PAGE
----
Dealing with Debt
You’ve done the research, you have a pretty good idea of what you can afford in terms of a monthly mortgage payment, and you even have some ideal neighborhoods in mind. There’s just one problem: your credit score isn’t quite what it could be due to some lingering debt. Since you’ve done your homework, you know that this is going to factor into the interest rate you can secure. But what are your options to quickly and efficiently pay down your debt?
Start with Your Credit Score
If you haven’t already, obtain copies of your credit scores from the major sources: Experian, Equifax, and TransUnion. Having reports from all three will ensure there are no surprises or errors that need to be corrected. Sites like freescoreonline.com and annualcreditreport.com offer free reports. You can also check with your credit card companies, as several of those offer some free reports as well. If you do find errors, you will need to start the process to have those corrected. From identity theft to incorrect reports of credit card balances, these mistakes can greatly hinder your ability to move forward with securing a mortgage. Check each reporting agency’s stated processes for making corrections.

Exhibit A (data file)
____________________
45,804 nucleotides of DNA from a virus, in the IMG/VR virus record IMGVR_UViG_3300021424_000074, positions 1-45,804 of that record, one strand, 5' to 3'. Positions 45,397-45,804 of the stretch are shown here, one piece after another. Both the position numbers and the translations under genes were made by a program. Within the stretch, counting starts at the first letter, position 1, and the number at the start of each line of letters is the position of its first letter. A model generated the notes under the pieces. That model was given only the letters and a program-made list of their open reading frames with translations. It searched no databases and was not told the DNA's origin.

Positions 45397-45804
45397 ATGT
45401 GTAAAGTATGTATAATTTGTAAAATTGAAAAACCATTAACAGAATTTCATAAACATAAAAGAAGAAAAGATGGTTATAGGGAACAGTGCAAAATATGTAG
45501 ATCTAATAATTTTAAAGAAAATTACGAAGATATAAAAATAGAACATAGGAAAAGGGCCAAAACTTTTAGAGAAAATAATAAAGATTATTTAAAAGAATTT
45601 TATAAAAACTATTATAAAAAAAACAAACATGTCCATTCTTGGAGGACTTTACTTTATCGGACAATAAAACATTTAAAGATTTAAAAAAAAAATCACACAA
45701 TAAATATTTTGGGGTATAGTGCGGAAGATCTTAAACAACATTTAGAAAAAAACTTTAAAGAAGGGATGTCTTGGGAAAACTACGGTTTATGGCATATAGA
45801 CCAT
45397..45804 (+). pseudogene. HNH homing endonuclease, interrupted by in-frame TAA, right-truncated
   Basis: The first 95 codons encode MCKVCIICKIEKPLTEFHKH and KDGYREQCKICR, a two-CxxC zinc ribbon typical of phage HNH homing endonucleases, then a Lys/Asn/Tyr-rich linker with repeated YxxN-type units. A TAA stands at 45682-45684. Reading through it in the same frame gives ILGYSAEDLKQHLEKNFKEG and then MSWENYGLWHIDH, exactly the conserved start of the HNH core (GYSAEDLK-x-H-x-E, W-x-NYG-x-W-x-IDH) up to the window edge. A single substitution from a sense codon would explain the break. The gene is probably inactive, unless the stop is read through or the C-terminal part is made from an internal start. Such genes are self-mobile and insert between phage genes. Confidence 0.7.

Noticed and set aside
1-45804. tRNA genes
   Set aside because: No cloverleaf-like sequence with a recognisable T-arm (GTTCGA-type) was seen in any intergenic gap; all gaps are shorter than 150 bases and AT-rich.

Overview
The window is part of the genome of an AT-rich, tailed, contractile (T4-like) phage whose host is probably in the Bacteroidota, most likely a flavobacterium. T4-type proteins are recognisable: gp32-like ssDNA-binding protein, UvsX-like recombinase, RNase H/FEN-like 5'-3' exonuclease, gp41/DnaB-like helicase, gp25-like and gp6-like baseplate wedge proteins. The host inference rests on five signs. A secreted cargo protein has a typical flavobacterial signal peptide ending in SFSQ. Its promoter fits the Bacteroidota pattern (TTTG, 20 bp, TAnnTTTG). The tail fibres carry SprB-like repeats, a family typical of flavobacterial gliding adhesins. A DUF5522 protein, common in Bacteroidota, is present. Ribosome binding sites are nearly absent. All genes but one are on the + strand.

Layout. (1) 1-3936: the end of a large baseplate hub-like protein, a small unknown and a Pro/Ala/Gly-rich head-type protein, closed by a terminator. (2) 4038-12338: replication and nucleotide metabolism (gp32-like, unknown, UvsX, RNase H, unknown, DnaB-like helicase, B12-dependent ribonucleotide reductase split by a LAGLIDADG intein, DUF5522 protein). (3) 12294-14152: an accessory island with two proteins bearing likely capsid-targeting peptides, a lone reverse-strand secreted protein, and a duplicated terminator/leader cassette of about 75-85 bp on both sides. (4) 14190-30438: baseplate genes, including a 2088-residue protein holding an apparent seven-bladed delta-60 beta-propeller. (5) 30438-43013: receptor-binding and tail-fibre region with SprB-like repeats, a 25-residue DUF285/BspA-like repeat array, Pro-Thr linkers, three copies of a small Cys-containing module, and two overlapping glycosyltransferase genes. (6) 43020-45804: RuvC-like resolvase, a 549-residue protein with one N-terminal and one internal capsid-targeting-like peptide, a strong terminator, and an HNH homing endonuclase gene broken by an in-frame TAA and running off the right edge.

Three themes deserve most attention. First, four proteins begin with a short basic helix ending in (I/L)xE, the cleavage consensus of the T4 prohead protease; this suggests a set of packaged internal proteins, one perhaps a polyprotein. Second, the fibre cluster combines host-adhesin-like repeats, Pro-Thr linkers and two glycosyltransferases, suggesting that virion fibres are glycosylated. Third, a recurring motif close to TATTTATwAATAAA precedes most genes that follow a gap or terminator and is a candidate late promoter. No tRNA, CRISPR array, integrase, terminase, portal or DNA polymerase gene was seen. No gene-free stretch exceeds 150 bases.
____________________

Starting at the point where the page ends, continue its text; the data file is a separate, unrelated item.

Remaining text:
Examine Your Finances
Like most hopeful homebuyers, you have likely set aside money for a down payment. While that’s important, so is not carrying excessive debt. Talk to a lending specialist or a financial planner to look at your specific numbers. If a portion of your down payment can completely wipe out credit card debt, it’s usually in your favor to do so—even though that means you have a smaller down payment. Without the debt weighing you down, you will look more attractive to lenders. This may not always be the case, though, so always discuss your options with an expert who can examine the specifics of your finances and your goals.
Make Some Quick Fixes
“Quick fixes” are rarely the answer, but if you are looking for some extra cash to pay down some debt, there are a few things you can do quickly to help:
What NOT to Do
When you are preparing to buy a home, it’s important to avoid any new credit checks. Most people realize they should not apply for new credit cards, but did you also know new cell phone plans and insurance policies also require a credit check?
Additionally, some may not realize it can damage your credit to close an account you are no longer using. This is because doing so decreases the amount of available credit, which alters your debt-to-credit ratio. So while paying off that debt is great, you don’t want to cut off your access to that credit.
Ask the Hard Questions
Often, when people are on a quest toward homeownership, they can get tunnel vision and let emotions take over. However, if holding off on your purchase in favor of paying down debt will be a better option in the long run, you owe it to yourself to consider it. Buying a house is a big, long-term commitment. Timing is important, as the decisions you make now will impact your future. Take an honest assessment of where you are right now as opposed to where you feel you should be before buying a home. If the quick fixes are enough, great! If you would be better off waiting a bit longer, don’t be discouraged. The right house will be there when you are ready.